“I first met Nick in California when he’d just got out of prison,” says Amanda. “We were at a conference. I was talking about my favourite subject: LSD, and consciousness, and the underlying mechanisms behind it. [Research] which has ended up in many things including the Beckley/Imperial Research Programme– we’re finally finding out some of the things we were getting ideas about in 1966.”
Amanda’s tireless campaigning for the resumption of high-level clinical research into LSD bore tremendous fruit last year; in April 2016, the Beckley/Imperial Research Programme which she co-directs with Prof David Nutt released the results of the world’s first brain imaging study on LSD, lead by Robin Carhart-Harris. But what about Nick and Tim’s specific brand – back in the day, did Amanda drop their ‘Orange Sunshine,’ and if so, how was it? We’re met with a glib glimmer of a smile and a thousand-year-old stare: “Not consciously.”
Cosmo has mastered the art of such beautiful cinematic storytelling that The Sunshine Makers unfolds like a blotter-sheet. As his interviewees rev their engines and begin to scope out the curves of their very special memory lanes, everyone involved in the making and distribution of the ‘Orange Sunshine’ LSD, and indeed the sequence of shrewd, beautiful women involved with the Sunshine Makers themselves, faces the camera with a faux-matter-of-fact tone, behind which they thrill in the paradoxical outlandish ingenuity of the true stories they’re disclosing. Every plot progression – getaway cars, disguises, new labs – is delineated with breezy simplicity. Of the pair’s irrepressible ability to decant their production lab to different states, Nick explains: “LSD became illegal in California first. What you need to remember about the United States is that it’s fifty states and they aren’t all that united. That’s why the Denver lab was not in California…”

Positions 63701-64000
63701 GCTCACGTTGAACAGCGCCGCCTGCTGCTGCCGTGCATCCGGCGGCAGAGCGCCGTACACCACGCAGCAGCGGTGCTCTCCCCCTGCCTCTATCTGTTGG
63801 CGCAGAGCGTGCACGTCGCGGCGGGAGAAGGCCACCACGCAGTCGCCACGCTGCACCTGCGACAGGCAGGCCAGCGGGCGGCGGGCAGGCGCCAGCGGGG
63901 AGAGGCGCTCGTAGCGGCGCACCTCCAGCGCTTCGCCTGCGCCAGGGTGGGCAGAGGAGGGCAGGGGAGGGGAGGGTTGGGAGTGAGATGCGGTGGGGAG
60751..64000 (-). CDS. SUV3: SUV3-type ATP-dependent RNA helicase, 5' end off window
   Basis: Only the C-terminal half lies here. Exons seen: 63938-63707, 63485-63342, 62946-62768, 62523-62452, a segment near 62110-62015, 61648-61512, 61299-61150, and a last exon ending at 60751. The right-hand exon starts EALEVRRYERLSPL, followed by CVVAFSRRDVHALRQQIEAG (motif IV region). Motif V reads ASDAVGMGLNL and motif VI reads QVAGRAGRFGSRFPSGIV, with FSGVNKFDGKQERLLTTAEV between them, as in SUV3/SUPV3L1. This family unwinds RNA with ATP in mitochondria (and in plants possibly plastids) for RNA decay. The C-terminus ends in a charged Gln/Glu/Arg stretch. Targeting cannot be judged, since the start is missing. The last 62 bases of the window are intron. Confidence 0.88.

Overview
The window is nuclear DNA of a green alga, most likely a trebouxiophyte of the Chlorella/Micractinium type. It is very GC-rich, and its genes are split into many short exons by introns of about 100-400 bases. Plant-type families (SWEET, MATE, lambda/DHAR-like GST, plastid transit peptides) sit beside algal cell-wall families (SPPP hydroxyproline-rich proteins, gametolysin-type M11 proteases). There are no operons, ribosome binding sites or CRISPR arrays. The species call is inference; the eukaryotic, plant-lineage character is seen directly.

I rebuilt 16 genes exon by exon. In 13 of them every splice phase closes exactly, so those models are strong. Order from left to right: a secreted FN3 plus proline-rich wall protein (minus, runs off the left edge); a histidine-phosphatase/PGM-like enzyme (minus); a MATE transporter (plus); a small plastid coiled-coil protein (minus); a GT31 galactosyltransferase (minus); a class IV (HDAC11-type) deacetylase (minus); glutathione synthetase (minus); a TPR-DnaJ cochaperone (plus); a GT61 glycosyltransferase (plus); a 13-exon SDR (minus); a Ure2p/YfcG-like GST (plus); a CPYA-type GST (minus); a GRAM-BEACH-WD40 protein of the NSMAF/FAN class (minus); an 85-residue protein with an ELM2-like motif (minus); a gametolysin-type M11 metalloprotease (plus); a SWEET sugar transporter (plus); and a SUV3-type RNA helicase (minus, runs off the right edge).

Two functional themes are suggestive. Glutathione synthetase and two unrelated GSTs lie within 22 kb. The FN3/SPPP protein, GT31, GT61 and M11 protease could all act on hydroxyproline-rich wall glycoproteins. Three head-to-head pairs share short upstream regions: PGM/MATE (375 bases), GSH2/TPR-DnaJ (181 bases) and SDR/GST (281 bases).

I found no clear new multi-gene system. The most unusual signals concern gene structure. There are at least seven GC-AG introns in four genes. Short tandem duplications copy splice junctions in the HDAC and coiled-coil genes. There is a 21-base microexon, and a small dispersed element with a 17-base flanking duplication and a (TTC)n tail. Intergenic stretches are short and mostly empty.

As Nick and Tim become the focus of increasingly officious attention from the federal police, they shimmy across the U.S., reassembling their equipment and resuming LSD production. Both their geographical trajectory, and the evolution of their relationships with individuals and organisations are illustrated by infinitesimally appearing pieces of paper which creep – trippily autonomously – onto drawing boards – they’ve used an animation technique called “rotoscoping,” Cosmo explains, to give these sequences, and the archival footage of car-chases, an apt, slightly cartoonish, fantasy gloss. Although, technically, the rays of ‘Orange Sunshine’ took the form of microdots, the aesthetic technique of sweeping the narrative along with the aid of an unremittingly generous paper trail feels suitable to a film made by the son of a fervent aficionado of LSD, about its most celebrated manufacturers.